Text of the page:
How you conduct yourself has a lot to do with how popular you are. Forget TV ads that imply only the young and the pretty have lots of friends and an active social life! If you can avoid the 10 things below, chances are high that you will not spend weekend after weekend watching TV alone in your flat.
And by the way, while reading these, how much do you recognise of yourself, and of others you know?
One-upmanship. If you've just picked up R1000 in the street, this person will tell you how he once picked up R5000. If you've just broken your leg, you're no match for their cousin who is in a wheelchair after a diving accident. You name it, they can go bigger and better and you can't help sometimes to wonder about the truth of all these stories. Or about how low their self-image must be never to be able to simply be happy for someone else when things go well. Or just be there for them when they don't, without having to denigrate whatever's just happened to them.
Not listening. Talking and listening should be a 50/50 thing. If you always do all the talking and only listen to someone when what they are saying is somehow to your advantage, don't expect to be popular. There is a big difference between listening and waiting to talk. Worse still, is interrupting someone. When you do this, what you are basically saying is that what they are saying is of no importance and that which you are saying is so much more important. This is no way to endear yourself. On the contrary. Being a bad listener could spell the end of your social life, if you have one, that is.
Constantly coming late. Making people wait for you, especially if it is in a public place, is simply unforgivable. Sometimes it is unavoidable, such as when a tree has fallen across the road or your car has broken down, but if it is simply because you couldn't be bothered, think for a moment about what message it is sending to the other person: your time is not as important as mine and I don't care if yours is wasted by standing around waiting for me. Do this to someone a few times and watch how quickly you disappear off their Christmas list.
Not respecting confidentiality. If things are told to you in confidence and you spread them around – usually under the guise of concern, of course – don't expect people to trust you again. You are not being a friend, you are just collecting repeatable snippets. Don't be surprised if you're left off the dinner invitation lists next time.
Being moody. Everyone has days on which they feel less than great. But there is a huge difference between withdrawing quietly and somehow holding those around you responsible for your state of mind. You are responsible for your own happiness. If you don't accept that, others may quickly tire of the burden of being with you. That goes for spouses too.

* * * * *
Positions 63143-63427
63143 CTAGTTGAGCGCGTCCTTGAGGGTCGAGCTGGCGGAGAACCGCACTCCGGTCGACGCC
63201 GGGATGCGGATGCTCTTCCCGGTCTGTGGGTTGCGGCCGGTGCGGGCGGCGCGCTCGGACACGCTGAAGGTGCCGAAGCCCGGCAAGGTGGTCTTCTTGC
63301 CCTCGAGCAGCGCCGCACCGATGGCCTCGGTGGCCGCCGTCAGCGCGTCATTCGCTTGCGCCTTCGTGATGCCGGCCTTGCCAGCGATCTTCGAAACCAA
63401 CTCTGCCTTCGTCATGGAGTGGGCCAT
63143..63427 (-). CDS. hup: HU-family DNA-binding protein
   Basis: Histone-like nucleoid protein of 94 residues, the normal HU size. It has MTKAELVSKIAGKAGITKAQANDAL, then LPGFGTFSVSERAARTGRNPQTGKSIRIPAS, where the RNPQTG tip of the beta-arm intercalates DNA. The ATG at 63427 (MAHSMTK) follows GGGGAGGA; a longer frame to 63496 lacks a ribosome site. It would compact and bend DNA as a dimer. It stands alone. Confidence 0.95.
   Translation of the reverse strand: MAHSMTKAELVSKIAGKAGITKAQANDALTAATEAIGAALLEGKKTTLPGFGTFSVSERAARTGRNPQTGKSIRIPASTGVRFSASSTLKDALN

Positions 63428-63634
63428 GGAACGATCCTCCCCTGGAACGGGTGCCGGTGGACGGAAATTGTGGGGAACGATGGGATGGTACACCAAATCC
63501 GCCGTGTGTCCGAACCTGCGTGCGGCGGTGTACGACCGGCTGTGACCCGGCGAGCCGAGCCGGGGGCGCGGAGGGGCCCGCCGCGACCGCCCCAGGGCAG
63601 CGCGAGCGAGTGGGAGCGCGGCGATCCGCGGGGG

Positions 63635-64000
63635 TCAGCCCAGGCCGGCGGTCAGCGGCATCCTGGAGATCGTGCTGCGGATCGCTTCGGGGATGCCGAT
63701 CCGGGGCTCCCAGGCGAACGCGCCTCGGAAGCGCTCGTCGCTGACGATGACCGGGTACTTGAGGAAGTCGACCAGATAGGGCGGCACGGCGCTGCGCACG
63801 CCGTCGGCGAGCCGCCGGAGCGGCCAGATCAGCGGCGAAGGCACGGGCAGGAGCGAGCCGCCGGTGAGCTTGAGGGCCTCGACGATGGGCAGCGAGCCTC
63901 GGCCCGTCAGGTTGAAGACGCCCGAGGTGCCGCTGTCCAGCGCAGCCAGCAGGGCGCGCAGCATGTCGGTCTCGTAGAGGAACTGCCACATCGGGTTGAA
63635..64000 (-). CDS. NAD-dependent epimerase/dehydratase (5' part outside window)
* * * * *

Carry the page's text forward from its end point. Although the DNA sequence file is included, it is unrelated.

Being racist. This is a real turnoff, whatever the situation. Making racist remarks only reveals your own ignorance and lack of insight and sensitivity. It also makes you a social liability. Who wants to be seen in public with someone whose boorish remarks might get you involved in a fight? Or worse?
Being prescriptive. All people hate being told what to do. Even if they have asked for advice. Telling someone what to do, takes their power away from them and makes them feel as if you want to take over. No one likes feeling that way. Most people do not follow advice they have been given, and rather than face your reprimands, they will choose to avoid you instead. Be wary of ever giving advice – ask people what they think is best in the circumstances. Most of the time people have the answers inside of them – they just have to think about it for a while.
Being thick-skinned and oversensitive. These two things usually go together, oddly enough. Some people will be unbelievably insensitive to someone else's feelings, but be hypersensitive when it comes to some slight they think has been passed their way. Generally, if someone is insensitive to your feelings and oversensitive when it comes to their own, people simply find it easier to avoid this person.
Applying two sets of rules. This is a deadly one. If you expect a friend or a spouse or a colleague to adhere to certain rules you have made, you have to stick to them yourself. Otherwise you are invalidating them. If you're not sticking to something, how can you expect others to do so?
Moaning Minny. This is the one who constantly whines about everything – usually things about which no one can do anything. There he goes again like a chainsaw – the weather, the government, the movie you chose, the food in the restaurant. The list is endless, but unfortunately your patience is not. Hit the road and do it fast.
Mine, mine, all mine. Being possessive about your friends is a sure way of getting rid of them quickly. If you have a problem with the fact that your friends also have other friends, it may be an idea to get help, while you still have any friends left. We are all naturally a bit possessive, but when it gets to the point where you throw tantrums when your friends see other people besides you, the red lights should be shining on bright. Just don't go down this road.
Centre of attraction. Me, me, me! Some people will do anything to get attention. Even negative attention. People who are attention junkies are socially exhausting, because they require all your energy, without giving you anything in return. People who become moody when they are not the centre of attraction are best avoided, as they are tiresome and their company is unrewarding in the long run.
(Susan Erasmus, Health24.co.za)